Save our hamsters!

Tierpark Berlin welcomes precious babies at its new European Hamster Station

    Tierpark Berlin has launched a new project to further expand its commitment to protecting species in their natural habitats. With its recently completed breeding and research station for the European hamster, the Tierpark is helping to ensure the survival of this native German rodent. All European hamster pups born in Berlin will eventually be released into suitable habitats in the hope that this will prevent the extinction of the increasingly threatened species. Just a few months after the start of the project, Tierpark Berlin is delighted to announce that the first babies have already been born.

    Most people in Europe probably only know the more exotic hamster species that are kept as pets, but there is in fact a wild species native to this continent: the larger European hamster, which is roughly the size of a guinea pig. Sadly, however, this rodent is currently one of the most endangered mammals in Germany – and is even considered extinct in some German states. “It’s not only in the rainforests of South America or the savannahs of Africa that we find beautiful mammals in need of protection, human activity is also pushing species to the brink of extinction right here at home,” says Zoo and Tierpark Director Dr Andreas Knieriem. “If we don’t act now to protect the European hamster, it will most likely be wiped out within the next three decades,” he adds. “And it will probably take many other species along with it.” Scientists estimate that there are only 10,000 to 50,000 European hamsters still living wild in Germany. The greatest threat to their survival is intensive agriculture, particularly the cultivation of energy crops instead of cereals, early and more efficient harvesting, and the use of chemical agents to control rodents. In order to survive its long hibernation, the European hamster needs to collect around two to four kilograms of cereal grains and other seeds over the summer months to store in its underground burrow system. But this is becoming increasingly difficult on such intensively managed land.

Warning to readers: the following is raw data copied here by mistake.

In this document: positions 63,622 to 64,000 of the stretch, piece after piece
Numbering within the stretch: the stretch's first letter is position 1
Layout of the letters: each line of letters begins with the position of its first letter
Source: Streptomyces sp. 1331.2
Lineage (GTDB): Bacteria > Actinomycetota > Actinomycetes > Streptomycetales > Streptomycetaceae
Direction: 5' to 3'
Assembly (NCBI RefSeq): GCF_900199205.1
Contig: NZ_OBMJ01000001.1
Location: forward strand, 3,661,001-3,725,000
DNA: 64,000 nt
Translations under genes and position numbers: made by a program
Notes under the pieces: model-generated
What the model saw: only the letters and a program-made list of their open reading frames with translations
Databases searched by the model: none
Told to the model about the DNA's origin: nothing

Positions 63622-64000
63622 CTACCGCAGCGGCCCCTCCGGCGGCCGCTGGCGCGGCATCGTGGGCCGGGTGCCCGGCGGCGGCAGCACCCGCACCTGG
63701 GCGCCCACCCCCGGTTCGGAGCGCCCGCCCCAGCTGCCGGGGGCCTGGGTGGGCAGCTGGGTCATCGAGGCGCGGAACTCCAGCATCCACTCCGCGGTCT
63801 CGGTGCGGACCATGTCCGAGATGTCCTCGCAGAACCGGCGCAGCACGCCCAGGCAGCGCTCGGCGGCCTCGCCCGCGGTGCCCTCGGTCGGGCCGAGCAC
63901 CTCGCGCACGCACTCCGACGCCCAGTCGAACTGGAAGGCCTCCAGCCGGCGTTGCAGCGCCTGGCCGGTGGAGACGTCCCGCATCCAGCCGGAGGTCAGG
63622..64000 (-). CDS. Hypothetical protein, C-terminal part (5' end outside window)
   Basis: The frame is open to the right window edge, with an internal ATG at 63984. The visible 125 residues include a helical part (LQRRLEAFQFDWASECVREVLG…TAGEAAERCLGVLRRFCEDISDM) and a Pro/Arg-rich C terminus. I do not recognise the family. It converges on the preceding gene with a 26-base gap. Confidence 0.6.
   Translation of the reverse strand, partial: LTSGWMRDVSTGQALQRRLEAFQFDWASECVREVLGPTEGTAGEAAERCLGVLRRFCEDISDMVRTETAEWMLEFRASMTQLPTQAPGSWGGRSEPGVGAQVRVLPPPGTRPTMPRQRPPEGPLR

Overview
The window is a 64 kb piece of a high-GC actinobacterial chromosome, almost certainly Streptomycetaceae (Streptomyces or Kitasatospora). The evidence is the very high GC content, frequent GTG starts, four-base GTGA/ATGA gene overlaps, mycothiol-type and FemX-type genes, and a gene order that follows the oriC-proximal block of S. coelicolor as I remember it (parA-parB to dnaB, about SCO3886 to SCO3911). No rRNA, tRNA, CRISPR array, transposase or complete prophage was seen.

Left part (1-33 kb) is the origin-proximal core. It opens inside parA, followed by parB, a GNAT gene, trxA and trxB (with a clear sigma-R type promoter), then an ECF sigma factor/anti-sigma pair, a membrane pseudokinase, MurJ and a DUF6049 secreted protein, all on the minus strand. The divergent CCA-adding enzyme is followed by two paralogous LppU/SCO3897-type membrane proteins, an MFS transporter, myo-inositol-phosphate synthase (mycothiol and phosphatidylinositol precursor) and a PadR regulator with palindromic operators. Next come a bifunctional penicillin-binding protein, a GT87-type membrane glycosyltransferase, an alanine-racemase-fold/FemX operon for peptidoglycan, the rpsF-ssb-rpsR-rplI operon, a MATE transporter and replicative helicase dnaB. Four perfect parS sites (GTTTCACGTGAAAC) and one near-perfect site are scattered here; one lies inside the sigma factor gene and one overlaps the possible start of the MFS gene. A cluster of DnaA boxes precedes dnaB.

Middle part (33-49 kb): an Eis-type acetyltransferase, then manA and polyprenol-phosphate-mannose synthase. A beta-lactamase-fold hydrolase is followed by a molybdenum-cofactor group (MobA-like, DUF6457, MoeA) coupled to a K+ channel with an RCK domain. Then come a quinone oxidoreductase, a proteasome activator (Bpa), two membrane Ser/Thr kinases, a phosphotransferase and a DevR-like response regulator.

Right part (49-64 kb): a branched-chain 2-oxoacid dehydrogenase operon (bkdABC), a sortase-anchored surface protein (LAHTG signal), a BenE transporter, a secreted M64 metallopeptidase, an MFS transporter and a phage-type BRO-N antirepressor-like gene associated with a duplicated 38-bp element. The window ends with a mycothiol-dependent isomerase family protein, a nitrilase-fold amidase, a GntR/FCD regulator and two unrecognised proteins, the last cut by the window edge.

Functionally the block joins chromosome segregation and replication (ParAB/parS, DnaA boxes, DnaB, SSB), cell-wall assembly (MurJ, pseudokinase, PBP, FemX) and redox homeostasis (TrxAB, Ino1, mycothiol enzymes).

Seven adult European hamsters moved into the Tierpark’s new European Hamster Station in May 2022. On 1 August, keepers discovered seven babies just a few days old in the nest of a female they had named Helga (approx. 1.5 years of age). The pups have been developing very well and all survived the first three weeks, which is quite a critical time. “At birth, European hamsters are blind and deaf and not even the size of a human’s little finger,” says Tierpark curator Maren Siebert. “But they grow incredibly fast and are ready to go their own way after only five weeks or so.” Their release into the wild is expected to take place next spring in the area around Göttingen. Experts from the European hamster conservation group AG Feldhamsterschutz in the state of Lower Saxony are lending their knowledge to the project. They know, for example, that areas where alfalfa is cultivated in regular strips are particularly hamster-friendly habitats. They also encourage farmers to leave strips of grain plants when harvesting in order to provide food and cover for the European hamster. Farmers participating in the project receive compensation for any crop losses and the additional effort involved.

    European Hamster Station | Breeding and research for species conservation

    The new European Hamster Station – which is located on the Tierpark’s farm and cannot be accessed by regular visitors – will not only enable Tierpark Berlin to breed the threatened European hamster, it will also give scientists the opportunity to observe the rodents’ behaviour. “It’s great for our team to be able to put our expertise in the keeping and breeding of endangered animals to direct use and help save a species in its natural habitat,” says Christian Kern, Zoological Director of Zoo and Tierpark Berlin. “Many people are not aware that a significant part of our work takes place behind the scenes. On this project, we are pleased to be working together with other experts in conservation and research to help save the European hamster.” Eighteen of the endangered rodents are currently living at the European Hamster Station, which has space for more than 50. With their Berlin World Wild conservation programme, Zoo and Tierpark Berlin are working to protect several threatened species around the globe. From next year, funding will be increased to €2 million – meaning the programme will almost double in size in 2023.

    By the way: In future, Tierpark visitors will also be able to see the new European Hamster Station on special guided tours.

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    Today, 7. October
    9:00 - 18:00
    Last admission: 17:00
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    Am Tierpark 125, 10319 Berlin

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